WMS WCS Integrations

What Are the Current Trends Impacting Supply Chains and Warehouse And Distribution Space?

Current Trends Impacting Supply Chains and Warehouse And Distribution Space

There are three significant trends currently impacting supply chains and warehouse and distribution space. These trends are: the shortage of warehouse and distribution space, labor availability, and accelerating e-commerce growth.

The shortage of warehouse and distribution space

Consumers are increasingly turning to online shopping and research suggests by 2025, an additional 1 billion square feet of warehouse and distribution space will be needed to keep up with this growing demand. But shoppers cannot wait for the build out of infrastructure; they want their orders fulfilled today. That is why more and more distribution center managers and supply chain leaders are working to maximize space in their current facilities. They are reconfiguring layouts to maximize vertical space and increase storage density while also implementing goods-to-person technologies including robotics, autonomous mobile robots (AMRs), and automated storage retrieval systems (ASRS).

Labor availability

The pandemic, competition from Amazon, and changing workforce expectations are all effecting labor availability. As a result, distribution center management and supply chain executives are seeking labor-saving solutions such as automation. In addition, they want to shorten the training time required to get their labor to productive rates sooner.

Accelerating e-commerce growth

Before the pandemic, e-commerce was growing steadily, but somewhat modestly. Then, in May 2020, e-commerce spending skyrocketed $82.5 billion—an increase of 77%. That expansion has continued and now nearly equals what was projected for the next four to six years’ growth combined. This unprecedented growth, coupled with the shortages in warehouse/distribution space and labor, is creating extraordinary challenges for supply chain leadership. Many are considering implementing a warehouse management system (WMS) and/or a warehouse control system (WCS) to meet these challenges.

Warehouse Magement System

What Is The Difference Between WMS, WCS, And WES?

What Is the Difference Between Warehouse Management System (WMS). Warehouse Control System (WCS), and Warehouse Execution System (WES)

A true Warehouse Management System (WMS), when it’s not a bolt-on module, is the foundation for inventory management within a warehouse. It controls all inventory operations, including tracking, expiration date tracking, and numerous other details that an ERP would be hard pressed to keep track of with large scale inventories of 100,000—200,000 items.

A warehouse control system (WCS) is a software package that not only manages some forms of WMS functionality, but also controls automation equipment within that same environment. In other words, a WCS controls, directs, and manages vertical carousels, vertical lift modules (VLMs), horizontal carousels, conveyor systems, sortation systems, autonomous guided vehicles (AGV), automated storage and retrieval systems (ASRS), goods to person (G2P), pick by light, put by light (i.e., put wall), hands free picking, robotic picking, and more.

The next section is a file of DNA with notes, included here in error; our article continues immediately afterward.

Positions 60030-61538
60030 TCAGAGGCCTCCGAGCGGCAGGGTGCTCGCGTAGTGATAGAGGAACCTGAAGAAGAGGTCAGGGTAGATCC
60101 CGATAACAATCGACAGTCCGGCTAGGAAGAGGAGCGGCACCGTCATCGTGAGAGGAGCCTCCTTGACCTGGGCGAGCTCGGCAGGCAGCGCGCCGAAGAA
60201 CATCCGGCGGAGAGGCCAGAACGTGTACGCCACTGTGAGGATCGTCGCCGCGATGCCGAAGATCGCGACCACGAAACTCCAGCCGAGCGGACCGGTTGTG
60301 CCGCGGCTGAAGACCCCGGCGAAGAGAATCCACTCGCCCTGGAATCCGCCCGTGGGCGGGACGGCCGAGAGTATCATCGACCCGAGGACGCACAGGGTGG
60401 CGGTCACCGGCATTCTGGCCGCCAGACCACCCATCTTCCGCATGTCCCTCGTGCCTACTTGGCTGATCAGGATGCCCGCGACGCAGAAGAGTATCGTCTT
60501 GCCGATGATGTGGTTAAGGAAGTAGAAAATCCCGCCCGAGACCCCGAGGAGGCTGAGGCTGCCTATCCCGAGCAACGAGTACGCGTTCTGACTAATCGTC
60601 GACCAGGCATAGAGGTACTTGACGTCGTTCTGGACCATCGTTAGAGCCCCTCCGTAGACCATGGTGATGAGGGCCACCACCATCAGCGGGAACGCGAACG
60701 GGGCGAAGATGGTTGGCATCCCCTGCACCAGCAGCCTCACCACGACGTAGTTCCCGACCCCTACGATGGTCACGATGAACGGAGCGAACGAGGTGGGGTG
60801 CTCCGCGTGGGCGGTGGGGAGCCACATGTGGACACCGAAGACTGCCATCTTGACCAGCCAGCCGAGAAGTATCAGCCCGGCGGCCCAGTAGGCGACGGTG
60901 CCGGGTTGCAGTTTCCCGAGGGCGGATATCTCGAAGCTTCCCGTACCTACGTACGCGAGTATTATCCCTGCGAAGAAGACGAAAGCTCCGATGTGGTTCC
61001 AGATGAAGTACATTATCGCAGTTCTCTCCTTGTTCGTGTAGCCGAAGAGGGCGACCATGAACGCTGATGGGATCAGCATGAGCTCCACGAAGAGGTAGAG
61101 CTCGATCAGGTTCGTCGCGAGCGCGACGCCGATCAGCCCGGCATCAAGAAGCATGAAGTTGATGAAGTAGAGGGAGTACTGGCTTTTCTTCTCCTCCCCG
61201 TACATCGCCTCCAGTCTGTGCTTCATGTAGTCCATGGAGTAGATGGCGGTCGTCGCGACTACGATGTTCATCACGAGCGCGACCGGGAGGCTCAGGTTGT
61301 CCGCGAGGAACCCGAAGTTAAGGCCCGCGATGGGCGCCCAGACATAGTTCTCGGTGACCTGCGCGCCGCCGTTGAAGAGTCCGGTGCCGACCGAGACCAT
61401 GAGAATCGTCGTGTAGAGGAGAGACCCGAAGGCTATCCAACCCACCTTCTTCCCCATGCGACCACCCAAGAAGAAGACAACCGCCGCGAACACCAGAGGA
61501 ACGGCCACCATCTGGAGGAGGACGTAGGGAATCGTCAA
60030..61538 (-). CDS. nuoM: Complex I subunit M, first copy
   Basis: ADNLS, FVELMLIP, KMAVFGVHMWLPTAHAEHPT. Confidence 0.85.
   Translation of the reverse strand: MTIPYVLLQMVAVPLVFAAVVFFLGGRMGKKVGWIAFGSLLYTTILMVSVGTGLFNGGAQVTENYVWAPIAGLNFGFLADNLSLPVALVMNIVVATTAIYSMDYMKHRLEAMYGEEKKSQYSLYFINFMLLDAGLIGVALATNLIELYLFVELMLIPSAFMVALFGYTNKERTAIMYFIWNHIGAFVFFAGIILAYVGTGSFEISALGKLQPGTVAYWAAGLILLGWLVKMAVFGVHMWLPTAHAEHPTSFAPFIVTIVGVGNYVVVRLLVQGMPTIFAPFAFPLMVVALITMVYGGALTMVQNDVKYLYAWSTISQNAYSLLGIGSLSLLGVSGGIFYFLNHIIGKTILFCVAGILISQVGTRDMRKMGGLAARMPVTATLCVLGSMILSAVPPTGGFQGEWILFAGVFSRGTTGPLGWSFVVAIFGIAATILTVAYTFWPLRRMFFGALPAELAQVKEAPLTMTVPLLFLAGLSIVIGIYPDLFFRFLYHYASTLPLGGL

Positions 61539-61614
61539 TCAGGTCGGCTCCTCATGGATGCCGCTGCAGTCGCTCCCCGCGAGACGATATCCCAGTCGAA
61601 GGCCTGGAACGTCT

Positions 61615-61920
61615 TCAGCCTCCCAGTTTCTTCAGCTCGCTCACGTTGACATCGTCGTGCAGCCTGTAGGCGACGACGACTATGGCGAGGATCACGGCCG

A WCS interfacing with all these different technologies can sound quite complicated, but the level of complexity depends on the type of automation equipment under control and the capabilities the WCS. In fact, for most horizontal carousels, vertical carousels, and vertical lift modules (VLM), the WCS can be relatively straightforward. Other technological solutions, such as those involving robots, AGVs, and MDR conveyor systems, typically introduce more complexity.

A warehouse execution system (WES) is analogous to a task manager; it will execute on a specific task, but it can do tasks from the WMS and it can do tasks from the WCS. Some call it a “WMS lite.” A WES has some, but not have all, of the capabilities of a WMS.

Our WCS software capabilities interface directly with the underlying PLC-based controls so an extra OEM software system or integration point to communicate to automation PLCs is not required. This eliminates an entire layer of software complexity across a warehouse operation. A WCS can be considered the brains or the intelligence of the automation as opposed to the direct control of equipment. The underlying PLC machine controls execute the decisions dictated by the WCS or WES.

What type of operator training is required for WMS with WCS?

Operators do not need training on the software programs for the automation included in the WCS. From the user perspective, all WCS functioning happens in the background. Maintenance personnel will need to know how to service and maintain the different automated systems, but warehouse operators will only see the end result—e.g., that the carousel has spun and that the light bar is indicating the product that needs to be picked.